In this blog post, Picker Pals founder, Patrick Jackson talks about his lifelong obsession with maps and ways we can use them to learn and build community motivation around the Picker Pals mission to make the world better by defeating litter and littering.
I was a little boy who loved maps. I’d leaf through the atlas, daydreaming my way along distant coastlines and across empty deserts, planning epic journeys to unknown places. As a teenage backpacker and hitchhiker, there was always a map in my pocket. In the summer of ‘86 my friend Bill and I walked the length of Ireland from Malin Head in Donegal to Mizen Head in West Cork. By the end of the trip, our map had been spilled on, slept on, argued over and thoroughly abused. It was as much a part of the journey as our boots. Another year, Robin, Bill and I canoed across the country from Dublin to the Shannon via the Grand Canal. At the heart of that journey too, was a grubby, ripping-at-the-folds, dog-eared book of maps. And many great memories and friendships.
Picker Pals is a collaborative journey made up of tens of thousands of individual adventures, full of great moments, connections, and memories. This year we are travelling in the company of 30,123 children and their families. 75,000 of us will go out of our front doors with our Picker Packs and come back with bags full of litter and our neighbourhoods looking a little cleaner. But more importantly, we will all have been changed by the experience and through those individual changes, we can change as a society.
The Picker Pals journey also has a maps at its heart. Using the data lovingly put together by Susan and Angela, we have now added every one of the 1,056 Picker Pals schools participating in the programme in Ireland. This makes the little map-dreamer in me inordinately happy. And the Picker Pal in me is even happier because this shows how far we have come in three years and how we could really and truly defeat litter and littering in the years ahead. This, plus all the wonderful stories, pictures and reports of litter-picking adventures we have been sent is what behavioural change looks like.
The map shows that 33% of the schools in Ireland are now doing Picker Pals. That leaves 67% still waiting to join in. We are hoping to put that right as soon as we possibly can and you can help by getting teachers in schools not yet doing Picker Pals to tell us they are interested via our Expression of Interest for 2022-23. From here.
Kids can learn a lot with maps too. They love learning how to fly like a bird and zoom in with their super powers – a bit like the flying island of Pickerupolis! For classrooms with iPads or an interactive whiteboard and a classroom full of enthusiastic kids, the sky’s the limit.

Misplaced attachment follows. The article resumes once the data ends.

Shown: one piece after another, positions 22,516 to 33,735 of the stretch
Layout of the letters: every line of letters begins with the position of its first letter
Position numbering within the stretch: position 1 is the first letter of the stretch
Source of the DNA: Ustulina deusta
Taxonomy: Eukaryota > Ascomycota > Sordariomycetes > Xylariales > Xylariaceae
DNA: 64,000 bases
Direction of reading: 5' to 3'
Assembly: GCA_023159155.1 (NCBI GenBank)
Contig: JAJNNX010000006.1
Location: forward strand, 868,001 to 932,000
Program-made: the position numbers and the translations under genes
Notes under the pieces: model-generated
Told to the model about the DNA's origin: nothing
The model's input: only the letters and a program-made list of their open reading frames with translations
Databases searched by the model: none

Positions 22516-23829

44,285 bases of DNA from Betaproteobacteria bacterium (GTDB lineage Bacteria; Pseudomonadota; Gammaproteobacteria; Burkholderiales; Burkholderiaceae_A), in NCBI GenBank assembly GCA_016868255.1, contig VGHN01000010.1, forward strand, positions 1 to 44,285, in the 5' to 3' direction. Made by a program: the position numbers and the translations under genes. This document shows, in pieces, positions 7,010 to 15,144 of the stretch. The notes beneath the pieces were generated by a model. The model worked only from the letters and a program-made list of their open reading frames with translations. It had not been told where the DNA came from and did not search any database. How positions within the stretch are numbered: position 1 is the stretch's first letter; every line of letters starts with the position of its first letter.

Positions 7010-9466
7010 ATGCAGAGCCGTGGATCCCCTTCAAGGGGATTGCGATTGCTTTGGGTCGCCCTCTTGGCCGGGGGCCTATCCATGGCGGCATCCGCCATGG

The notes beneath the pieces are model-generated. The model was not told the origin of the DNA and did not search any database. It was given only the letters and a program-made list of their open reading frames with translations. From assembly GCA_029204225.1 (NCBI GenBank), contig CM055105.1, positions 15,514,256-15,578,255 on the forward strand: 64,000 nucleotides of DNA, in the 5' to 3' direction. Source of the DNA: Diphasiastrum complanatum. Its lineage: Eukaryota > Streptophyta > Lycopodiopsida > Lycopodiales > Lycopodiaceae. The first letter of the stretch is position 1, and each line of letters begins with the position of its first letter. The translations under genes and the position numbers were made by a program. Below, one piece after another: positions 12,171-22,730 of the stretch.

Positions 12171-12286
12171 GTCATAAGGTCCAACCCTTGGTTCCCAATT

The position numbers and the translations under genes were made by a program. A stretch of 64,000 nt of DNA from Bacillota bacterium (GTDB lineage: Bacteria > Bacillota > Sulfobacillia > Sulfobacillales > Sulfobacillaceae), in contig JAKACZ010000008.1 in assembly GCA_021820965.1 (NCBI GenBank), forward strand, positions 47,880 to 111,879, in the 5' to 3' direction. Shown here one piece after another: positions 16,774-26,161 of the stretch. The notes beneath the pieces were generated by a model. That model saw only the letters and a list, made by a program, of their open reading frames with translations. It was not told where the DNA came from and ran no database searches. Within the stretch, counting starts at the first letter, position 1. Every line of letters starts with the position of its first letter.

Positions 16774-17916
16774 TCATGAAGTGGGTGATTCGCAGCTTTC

Here are a few ideas for activities you could try with your students.
- Find your school. What colour is the marker?
- What is the nearest Picker Pals school to you?
- How many schools are doing Picker Pals in your county?
- Which Picker Pals schools are furthest north, south, east and west in Ireland*?
- What Picker Pals school would you like to visit? Why?
- Which Picker Pals school would be the hardest to get to from where you are?
- Find a Picker Pals on a peninsula, on a lake, at a place where two rivers meet, at a port, near an airport, near a castle, in the mountains etc.
- About how many Picker Pals schools could you walk to in a day?
- Where are the biggest gaps on the map? Why do they think that is?
- Where are the schools closest together and furthest apart? Why do you think that is?
- Find these schools using the search function: Scoil Chartaigh Naofa, Burrow National School, The Hunt National School*
- How many Irish Picker Pals schools are located on islands*
- The northernmost Picker Pals school in Ireland is Scoil Cholmchille, Glangad, Co. Donegal (55.32˚)
- The southernmost Picker Pals school in Ireland is SN Cleire, Co. Cork (51.43˚)
- The most western Picker Pals school in Ireland is Scoil An Fhirtearaigh, Co. Kerry (-10.4˚)
- The most eastern Picker Pals school in Ireland is Glebe National School in Co. Wicklow (-6.04˚)
- Scoil Chartaigh Naofa is in Newtown, Rahan, Co. Offaly
- Burrow National School is in Sutton, Dublin 13
- The Hunt National School is in Mohill, Co. Leitrim
Trick question! You might discover that seven schools are on islands.
- SN Cleire on Cape Clear, Co. Cork
- Scoil Mhichil Naofa on Bere Island, Co. Cork
- Scoil Naisiunta Ronain on Inishmore, Arann Islands, Co. Galway
- St Columba’s NS on Inishturk, Co. Mayo
- St. Patrick’s NS on Clare Island, Co. Mayo
- Dookinella NS on Achill Island, Co. Mayo
- Scoil Naomh Cholmcille on Tory Island, Co. Donegal
BUT of course, all of them are located on islands because:
a. Ireland is an island.
b. The Earth is our island.